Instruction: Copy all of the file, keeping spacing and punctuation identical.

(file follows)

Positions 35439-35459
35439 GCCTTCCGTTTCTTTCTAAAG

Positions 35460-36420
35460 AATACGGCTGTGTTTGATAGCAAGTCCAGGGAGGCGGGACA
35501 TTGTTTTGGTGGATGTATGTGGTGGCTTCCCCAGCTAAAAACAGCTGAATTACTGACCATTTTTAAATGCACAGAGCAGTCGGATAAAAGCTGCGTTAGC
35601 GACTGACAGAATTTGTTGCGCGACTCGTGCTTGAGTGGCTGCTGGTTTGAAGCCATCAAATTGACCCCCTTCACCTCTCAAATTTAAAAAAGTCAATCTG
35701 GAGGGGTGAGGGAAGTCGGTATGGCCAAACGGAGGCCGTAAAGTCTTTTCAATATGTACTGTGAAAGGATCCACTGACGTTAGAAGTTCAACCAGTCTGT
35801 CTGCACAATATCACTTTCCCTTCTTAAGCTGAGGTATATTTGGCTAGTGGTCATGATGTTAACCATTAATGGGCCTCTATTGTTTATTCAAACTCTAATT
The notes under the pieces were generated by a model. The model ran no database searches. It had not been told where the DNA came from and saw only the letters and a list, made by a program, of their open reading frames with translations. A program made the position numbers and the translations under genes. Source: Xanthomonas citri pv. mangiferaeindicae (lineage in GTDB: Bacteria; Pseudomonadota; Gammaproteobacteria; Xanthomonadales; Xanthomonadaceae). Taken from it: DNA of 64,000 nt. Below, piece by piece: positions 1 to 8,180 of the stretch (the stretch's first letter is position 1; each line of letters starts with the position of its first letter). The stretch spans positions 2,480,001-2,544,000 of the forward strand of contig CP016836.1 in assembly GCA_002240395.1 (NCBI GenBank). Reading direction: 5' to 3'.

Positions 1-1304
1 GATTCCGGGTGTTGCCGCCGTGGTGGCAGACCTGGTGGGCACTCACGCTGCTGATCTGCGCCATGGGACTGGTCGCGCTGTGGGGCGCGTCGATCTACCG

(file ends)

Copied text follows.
Positions 35439-35459
35439 GCCTTCCGTTTCTTTCTAAAG

Positions 35460-36420
35460 AATACGGCTGTGTTTGATAGCAAGTCCAGGGAGGCGGGACA
35501 TTGTTTTGGTGGATGTATGTGGTGGCTTCCCCAGCTAAAAACAGCTGAATTACTGACCATTTTTAAATGCACAGAGCAGTCGGATAAAAGCTGCGTTAGC
35601 GACTGACAGAATTTGTTGCGCGACTCGTGCTTGAGTGGCTGCTGGTTTGAAGCCATCAAATTGACCCCCTTCACCTCTCAAATTTAAAAAAGTCAATCTG
35701 GAGGGGTGAGGGAAGTCGGTATGGCCAAACGGAGGCCGTAAAGTCTTTTCAATATGTACTGTGAAAGGATCCACTGACGTTAGAAGTTCAACCAGTCTGT
35801 CTGCACAATATCACTTTCCCTTCTTAAGCTGAGGTATATTTGGCTAGTGGTCATGATGTTAACCATTAATGGGCCTCTATTGTTTATTCAAACTCTAATT
The notes under the pieces were generated by a model. The model ran no database searches. It had not been told where the DNA came from and saw only the letters and a list, made by a program, of their open reading frames with translations. A program made the position numbers and the translations under genes. Source: Xanthomonas citri pv. mangiferaeindicae (lineage in GTDB: Bacteria; Pseudomonadota; Gammaproteobacteria; Xanthomonadales; Xanthomonadaceae). Taken from it: DNA of 64,000 nt. Below, piece by piece: positions 1 to 8,180 of the stretch (the stretch's first letter is position 1; each line of letters starts with the position of its first letter). The stretch spans positions 2,480,001-2,544,000 of the forward strand of contig CP016836.1 in assembly GCA_002240395.1 (NCBI GenBank). Reading direction: 5' to 3'.

Positions 1-1304
1 GATTCCGGGTGTTGCCGCCGTGGTGGCAGACCTGGTGGGCACTCACGCTGCTGATCTGCGCCATGGGACTGGTCGCGCTGTGGGGCGCGTCGATCTACCG